BY TRONE DOWD
City labor advocacy groups, religious leaders and members of the Airport Workers Organizing Committee (32BJ SEIU) labor union took to the Terminal 4 Airtrain station Wednesday to protest on behalf of Muslim employees working for wheelchair assistant contractor Pax Assist, who claim they have been denied basic rights regarding their religion.
Employees of Pax Assist told the PRESS of Southeast Queens that they have been short changed on several fronts while working for the contractor over several years. Some of these discrepancies include denying Muslim employees time to pray throughout the day, not providing time to break their fast during the holy holiday of Ramadan and alleged harassment from non-Muslim managers. According to 32BJ, Pax Assist has been in hot water over the allegations as it is a violation of the NYC Human Rights Law, which grants workers of every faith the right to request and receive reasonable accommodation for religious observances “so long as those accommodations do not cause an undue hardship on the employer.”
Earlier this year, the City Commission on Human Rights filed charges against Pax Assist for these alleged violations of worker’s rights.
In an effort to pressure Pax Assist to remedy the situation, members from the respective organizations sent letters to President and CEO of JFK Terminal 4 LLC., Gert-Jan de Graaf as well as two airlines operating out of the terminal, Emirates Airlines and Etihad Airlines, to explain the allegations.
Farouq Mohamed Salia, an employee with Pax Assist for four years, told the PRESS of Southeast Queens that he faced repeated acts of discrimination during his tenure with the company. Salia said that one manager would often refuse to pay workers for sick days, despite employees being guaranteed five paid sick days every year. During religious holidays, Salia says employees were repeatedly denied chances to observe during work hours.
“I had my manager throw away my lunch,” Salia said recalling just one of the many incidents that he said occurred during those four years. “And because I chose to talk about it, I was suspended for a week.”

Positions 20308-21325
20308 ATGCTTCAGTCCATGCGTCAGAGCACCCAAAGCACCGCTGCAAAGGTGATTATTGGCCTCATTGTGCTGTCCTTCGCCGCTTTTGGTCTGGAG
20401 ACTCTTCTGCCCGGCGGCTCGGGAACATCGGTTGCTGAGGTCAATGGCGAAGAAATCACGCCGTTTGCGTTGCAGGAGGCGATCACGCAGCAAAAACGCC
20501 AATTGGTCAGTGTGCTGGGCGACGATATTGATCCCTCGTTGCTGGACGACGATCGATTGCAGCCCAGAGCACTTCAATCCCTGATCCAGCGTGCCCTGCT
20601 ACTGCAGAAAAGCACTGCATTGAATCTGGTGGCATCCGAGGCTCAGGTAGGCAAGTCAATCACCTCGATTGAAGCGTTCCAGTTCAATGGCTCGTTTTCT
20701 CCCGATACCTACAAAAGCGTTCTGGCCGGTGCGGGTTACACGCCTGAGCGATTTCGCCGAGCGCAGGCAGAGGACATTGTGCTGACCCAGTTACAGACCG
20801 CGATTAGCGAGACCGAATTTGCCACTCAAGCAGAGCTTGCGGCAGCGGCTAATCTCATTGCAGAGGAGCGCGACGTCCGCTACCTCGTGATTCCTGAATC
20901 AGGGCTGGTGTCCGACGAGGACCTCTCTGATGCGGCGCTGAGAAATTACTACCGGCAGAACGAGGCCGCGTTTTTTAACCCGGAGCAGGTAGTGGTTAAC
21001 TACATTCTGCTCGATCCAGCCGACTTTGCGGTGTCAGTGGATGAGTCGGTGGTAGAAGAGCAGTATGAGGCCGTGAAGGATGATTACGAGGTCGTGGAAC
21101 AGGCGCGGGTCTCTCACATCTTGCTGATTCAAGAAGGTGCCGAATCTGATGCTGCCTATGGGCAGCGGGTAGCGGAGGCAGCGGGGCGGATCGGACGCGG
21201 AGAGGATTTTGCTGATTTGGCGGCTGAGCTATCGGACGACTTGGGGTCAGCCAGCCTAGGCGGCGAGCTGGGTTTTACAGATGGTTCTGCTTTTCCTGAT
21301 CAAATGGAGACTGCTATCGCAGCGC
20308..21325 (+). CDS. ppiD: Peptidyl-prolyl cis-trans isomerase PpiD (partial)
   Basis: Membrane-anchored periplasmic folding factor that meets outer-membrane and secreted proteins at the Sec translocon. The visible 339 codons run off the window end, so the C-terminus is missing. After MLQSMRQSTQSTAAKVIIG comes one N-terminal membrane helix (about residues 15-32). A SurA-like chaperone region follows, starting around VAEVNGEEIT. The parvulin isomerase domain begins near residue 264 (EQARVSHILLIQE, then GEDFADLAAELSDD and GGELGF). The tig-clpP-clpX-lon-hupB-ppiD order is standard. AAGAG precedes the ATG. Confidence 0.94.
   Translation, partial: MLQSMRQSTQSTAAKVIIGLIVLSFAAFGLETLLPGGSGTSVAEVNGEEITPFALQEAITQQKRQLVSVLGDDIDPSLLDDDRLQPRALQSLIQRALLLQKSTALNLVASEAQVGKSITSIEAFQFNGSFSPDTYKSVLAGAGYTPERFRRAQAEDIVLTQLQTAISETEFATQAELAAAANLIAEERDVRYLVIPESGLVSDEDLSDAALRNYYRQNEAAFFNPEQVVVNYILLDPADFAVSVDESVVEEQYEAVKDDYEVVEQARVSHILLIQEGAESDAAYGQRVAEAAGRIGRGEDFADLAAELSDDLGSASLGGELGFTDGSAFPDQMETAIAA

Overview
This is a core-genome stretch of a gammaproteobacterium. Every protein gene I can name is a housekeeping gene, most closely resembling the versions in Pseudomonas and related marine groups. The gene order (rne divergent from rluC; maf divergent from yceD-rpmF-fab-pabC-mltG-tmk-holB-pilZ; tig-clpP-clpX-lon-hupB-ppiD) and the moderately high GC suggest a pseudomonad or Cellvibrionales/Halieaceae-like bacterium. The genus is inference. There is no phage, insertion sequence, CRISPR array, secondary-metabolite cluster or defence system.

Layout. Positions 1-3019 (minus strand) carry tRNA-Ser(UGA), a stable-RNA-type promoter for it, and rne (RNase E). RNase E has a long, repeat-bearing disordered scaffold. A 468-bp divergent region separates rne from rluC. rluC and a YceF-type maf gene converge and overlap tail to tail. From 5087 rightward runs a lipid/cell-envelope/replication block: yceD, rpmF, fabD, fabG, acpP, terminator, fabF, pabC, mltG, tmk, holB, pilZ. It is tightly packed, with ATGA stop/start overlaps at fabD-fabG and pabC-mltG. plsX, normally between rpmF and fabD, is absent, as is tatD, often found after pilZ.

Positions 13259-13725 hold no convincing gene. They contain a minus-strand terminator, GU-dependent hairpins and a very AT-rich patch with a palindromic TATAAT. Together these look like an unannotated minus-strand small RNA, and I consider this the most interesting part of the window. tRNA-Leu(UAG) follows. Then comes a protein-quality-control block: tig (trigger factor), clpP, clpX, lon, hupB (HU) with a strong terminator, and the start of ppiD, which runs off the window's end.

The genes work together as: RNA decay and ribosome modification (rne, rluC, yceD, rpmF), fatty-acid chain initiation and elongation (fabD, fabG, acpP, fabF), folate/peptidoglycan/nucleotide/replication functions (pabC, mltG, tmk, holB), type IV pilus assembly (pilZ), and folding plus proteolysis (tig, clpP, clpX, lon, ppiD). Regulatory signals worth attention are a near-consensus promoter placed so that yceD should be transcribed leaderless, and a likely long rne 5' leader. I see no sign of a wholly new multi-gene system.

The suspension led to Salia walking away from the company. He has since found work as a contractor under a JetBlue partner in Terminal 5. Salia said that he has faced no such discrimination since the change in employment. Despite being happy with his new employer, Salia said that he wants to bring attention to the injustices taking place in Terminal 4 because he knows others are too afraid to speak out for themselves.
“These jobs have no protection,” Salia said. “None whatsoever.”
In addition to employee treatment, religious leaders and the 32BJ are calling for the expansion of worker protection and increased wages. The request comes just a month after terminal cleaner and 32BJ member Rabeeya Khan was allegedly attacked physically and verbally while working at the Delta Airlines Sky Club in Terminal 2. Her alleged attacker, 57-year-old Robin Rhodes, is accused of announcing his hatred towards Muslims before attacking Khan in her office. During the incident, Rhodes allegedly named President Donald Trump as someone who would “get rid” of those who practice the religion.
Salia said that he was not surprised to hear that such an incident took place, considering some of the things he says he’s seen while still working out of Terminal 4.
Imam Ayub Abdul Baki, of the Islamic Leadership Council, said that protecting workers’ rights and paying livable wages is something that needs be preserved, no matter the cost.
“These are slave wages,” Baki said. “On average, these folks work 60 hours or more a week just to make enough to pay their rent and feed their families. Anything that we can do to relieve this stress is good. Whether it’s taking that 15 minutes to pray and help keep you sane or it’s paying folks better, we should be advocating for it.”
Dr. Debbie Almontaser, Board President of the Muslim Community Network, Chiedu Uzoigwe, Community Liaison for state Sen. James Sanders (D-South Ozone Park), Tariq Mohammed of the Islamic Circle of North America, and Mazeda Uddin, Founder of South Asian Fund for Education, Scholarship, and Training (SAFEST), were all present for the Terminal 4 protest and all expressed solidarity for improved work conditions.
“Workers are standing up for their rights on the job and their rights to practice their religion free of discrimination,” a statement issued by 32BJ said. “32BJ is proud to stand with all workers, with immigrants and with everyone fighting for justice and tolerance in our country.”
Reach Trone Dowd at (718) 357-7400 x123 firstname.lastname@example.org or @theloniusly